# sandbox/Antoonvh/isoline.c

We plot an “isoline” for the stream function with Bview2D.

# include "view.h"
# include "poisson.h"
scalar omega[], psi[];

# include "fractions.h"
void iso_contour (scalar s, double isoval){
vertex scalar vs[];
scalar il[];
boundary ({s}); // Just in case ...
foreach_vertex()
vs[] = interpolate (s, x , y) - isoval;
boundary ({vs});
fractions (vs, il);
boundary ({il});
draw_vof("il", lw = 3);
}

A dipolar vortex structure is initialized according to a vorticity (\omega) distribution, and a corresponding stream function (\psi) is found by solving the associated Poisson problem.

int main(){
periodic(left);
psi[bottom] = dirichlet(0.); //The bottom boundary is a stream line
L0 = 2*pi;
X0 = Y0 = -L0/2;
init_grid (512);
double k = 3.83170597;
foreach(){
double r = pow(pow((x),2)+(pow((y),2)),0.5);
double s = (x)/r;
omega[] =  ((r<1)*((-2*j1(k*r)*s/(k*j0(k)))))*sq(k);
}
boundary ({omega});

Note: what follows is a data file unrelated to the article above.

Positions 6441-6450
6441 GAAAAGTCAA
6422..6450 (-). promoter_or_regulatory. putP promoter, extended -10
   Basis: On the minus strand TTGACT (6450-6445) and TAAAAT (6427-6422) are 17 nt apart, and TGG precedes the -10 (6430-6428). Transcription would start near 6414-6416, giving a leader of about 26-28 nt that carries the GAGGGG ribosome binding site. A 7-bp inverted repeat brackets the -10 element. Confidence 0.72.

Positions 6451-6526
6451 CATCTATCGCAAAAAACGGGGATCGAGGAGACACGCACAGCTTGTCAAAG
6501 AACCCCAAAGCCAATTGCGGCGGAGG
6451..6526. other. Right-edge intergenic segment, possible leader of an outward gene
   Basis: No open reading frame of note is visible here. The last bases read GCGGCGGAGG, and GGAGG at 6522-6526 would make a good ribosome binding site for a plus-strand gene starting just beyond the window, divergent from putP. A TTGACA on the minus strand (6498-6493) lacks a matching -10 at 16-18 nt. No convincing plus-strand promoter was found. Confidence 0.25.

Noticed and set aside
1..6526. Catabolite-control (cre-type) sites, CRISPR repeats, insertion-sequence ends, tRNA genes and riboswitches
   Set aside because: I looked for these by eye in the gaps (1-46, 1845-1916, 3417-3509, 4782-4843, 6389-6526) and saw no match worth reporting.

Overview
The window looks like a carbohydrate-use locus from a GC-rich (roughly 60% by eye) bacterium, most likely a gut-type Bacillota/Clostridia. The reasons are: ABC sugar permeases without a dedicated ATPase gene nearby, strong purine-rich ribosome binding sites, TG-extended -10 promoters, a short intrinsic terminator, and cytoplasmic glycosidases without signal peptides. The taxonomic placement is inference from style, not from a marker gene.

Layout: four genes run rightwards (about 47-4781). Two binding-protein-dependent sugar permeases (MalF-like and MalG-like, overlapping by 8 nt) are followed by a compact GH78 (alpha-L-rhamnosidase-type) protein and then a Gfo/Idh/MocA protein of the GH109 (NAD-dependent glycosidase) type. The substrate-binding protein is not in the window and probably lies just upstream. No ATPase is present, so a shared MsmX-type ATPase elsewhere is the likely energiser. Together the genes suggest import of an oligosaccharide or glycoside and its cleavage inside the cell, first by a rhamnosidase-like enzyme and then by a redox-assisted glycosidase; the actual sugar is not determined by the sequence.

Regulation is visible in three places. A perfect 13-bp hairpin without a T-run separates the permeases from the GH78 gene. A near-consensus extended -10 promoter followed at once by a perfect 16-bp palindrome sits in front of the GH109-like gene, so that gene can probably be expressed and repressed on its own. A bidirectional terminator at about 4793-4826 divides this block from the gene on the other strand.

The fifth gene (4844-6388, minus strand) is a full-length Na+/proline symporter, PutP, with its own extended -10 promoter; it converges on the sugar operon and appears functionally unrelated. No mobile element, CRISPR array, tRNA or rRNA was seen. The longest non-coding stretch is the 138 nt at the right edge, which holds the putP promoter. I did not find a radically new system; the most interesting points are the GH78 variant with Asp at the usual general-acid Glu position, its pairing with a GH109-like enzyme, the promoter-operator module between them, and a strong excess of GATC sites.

poisson(psi, omega);
squares ("omega", map = cool_warm);
//isosurface ("s", 1); //<- Doesn't naively work in 2D

We plot a few isolines for \psi.

  for (double iv = -1; iv <= 1; iv += .25)
iso_contour(psi, iv);
save("result.png");
clear();

The resulting figure: Vorticity distribution and a few streamlines

We now realize that the stream function is not Gallilean invariant. We decide to study the streamlines in the frame that co-moves with the theoretical dipole.

  foreach()
psi[] += x;
squares ("omega", map = cool_warm);
for (double iv = -1; iv <= 1; iv += .25)
iso_contour(psi, iv);
save("result2.png");
}

the resulting file is called result2.png; Vorticity distribution and a few stream lines in the co-moving frame

It reveals that there exists as closed circular streamline around the two vortex structures. This means that fluid inside this so-called atmosphere will be entrained by the dipole.